U.S. Department of Agriculture: Agricultural Research Service, Lincoln, Nebraska


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Agricultural Research January 2013.


Biopesticides containing beneficial fungi are often grown on grains or other solids, but Agricultural Research Service scientists have found that a liquid diet might be cheaper and better. The approach, known as “liquid culture fermentation,” offers several advantages, including lower material costs and increased yields of certain forms of pestkilling fungi like Isaria or Metarhizium that can be sprayed directly onto crop plants or applied to soil as a biological alternative to using synthetic pesticides.

For decades, biopesticide makers have cultured fungi like these on moistened grains or other solid substrates to prompt them into churning out billions of specialized cells called “conidia,” or spores, which latch onto and then penetrate the cuticles of silverleaf whiteflies, aphids, and other soft-bodied insect pests, killing them within a few days.

Over the past several years, however, ARS microbiologist Mark Jackson and colleagues have sought to improve on the approach using liquid-culture fermentation methods in special tanks called “bioreactors.”

“We’ve made good strides,” reports Jackson, who is in ARS’s Crop Bioprotection Research Unit in Peoria, Illinois. “Optimizing fermentation conditions has increased the yield of spores, and we’ve identified low-cost nutrients that reduced production costs by 80-90 percent.”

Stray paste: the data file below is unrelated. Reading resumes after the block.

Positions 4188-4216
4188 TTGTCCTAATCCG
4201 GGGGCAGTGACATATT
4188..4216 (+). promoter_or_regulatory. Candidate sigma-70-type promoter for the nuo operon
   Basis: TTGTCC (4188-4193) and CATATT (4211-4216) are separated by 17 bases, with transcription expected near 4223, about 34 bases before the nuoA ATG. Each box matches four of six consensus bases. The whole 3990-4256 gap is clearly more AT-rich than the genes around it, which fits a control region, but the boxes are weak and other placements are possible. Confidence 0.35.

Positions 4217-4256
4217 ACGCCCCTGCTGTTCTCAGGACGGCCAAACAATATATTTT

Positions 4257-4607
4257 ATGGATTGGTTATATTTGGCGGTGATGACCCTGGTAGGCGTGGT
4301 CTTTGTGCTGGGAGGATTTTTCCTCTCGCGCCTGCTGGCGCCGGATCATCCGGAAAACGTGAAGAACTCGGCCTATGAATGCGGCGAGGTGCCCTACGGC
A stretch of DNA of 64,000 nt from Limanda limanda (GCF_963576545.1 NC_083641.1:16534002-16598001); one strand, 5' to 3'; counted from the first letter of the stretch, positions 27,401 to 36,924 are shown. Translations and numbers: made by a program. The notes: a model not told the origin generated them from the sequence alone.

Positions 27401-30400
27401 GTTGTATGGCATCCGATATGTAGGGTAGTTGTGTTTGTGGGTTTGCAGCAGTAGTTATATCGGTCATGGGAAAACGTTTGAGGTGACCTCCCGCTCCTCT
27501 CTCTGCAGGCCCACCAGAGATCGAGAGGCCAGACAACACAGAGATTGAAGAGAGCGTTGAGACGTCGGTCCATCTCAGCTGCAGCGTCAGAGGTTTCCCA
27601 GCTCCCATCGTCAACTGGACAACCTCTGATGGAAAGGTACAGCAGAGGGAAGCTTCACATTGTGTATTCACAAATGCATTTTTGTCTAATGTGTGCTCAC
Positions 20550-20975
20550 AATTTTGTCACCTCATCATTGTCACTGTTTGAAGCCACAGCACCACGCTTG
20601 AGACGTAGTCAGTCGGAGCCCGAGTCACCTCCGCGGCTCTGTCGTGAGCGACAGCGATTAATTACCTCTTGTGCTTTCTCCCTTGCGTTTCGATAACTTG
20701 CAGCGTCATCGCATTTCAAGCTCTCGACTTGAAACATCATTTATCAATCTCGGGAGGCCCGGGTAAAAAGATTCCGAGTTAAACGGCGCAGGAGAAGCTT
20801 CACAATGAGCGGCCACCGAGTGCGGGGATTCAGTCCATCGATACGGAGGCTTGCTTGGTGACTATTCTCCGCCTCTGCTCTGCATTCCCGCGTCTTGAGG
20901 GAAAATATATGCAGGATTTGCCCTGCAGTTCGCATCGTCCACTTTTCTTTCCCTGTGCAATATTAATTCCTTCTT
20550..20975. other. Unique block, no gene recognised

One of the greatest reductions has been in costs associated with nitrogen as a primary fungal nutrient. One source, hydrolyzed forms of protein, is typically derived from agricultural commodities like milk casein, which can sell for more than $6 a pound. Jackson used less-expensive nitrogen sources, including soybean flour or cottonseed meal, which cost 30-50 cents a pound.

Conidia have long been the spores of choice for biopesticide uses, but other fungal cells can be just as effective, including yeastlike structures called “blastospores” and clumps of pigmented fibers known as “microsclerotia.” The latter can be easily and cheaply formulated as granules of almost any size for most application needs.

In the case of M. brunneum (formerly M. anisopliae), for example, Jackson, together with Stefan Jaronski, an entomologist in ARS’s Pest Management Research Unit in Sidney, Montana, demonstrated that the soil-dwelling fungus performed best when cultured and applied as microsclerotia. Fungi in this intermediate survival stage only produce conidia in soil when conditions are optimal. In laboratory tests, conidia resulting from microsclerotia treatments killed 100 percent of sugarbeet root maggots in 1 week versus 25 percent killed in 3 weeks using a conidia-only, corn-granule formulation. (See “Multiplying Metarhizium,” September 2008, pages 4-5.)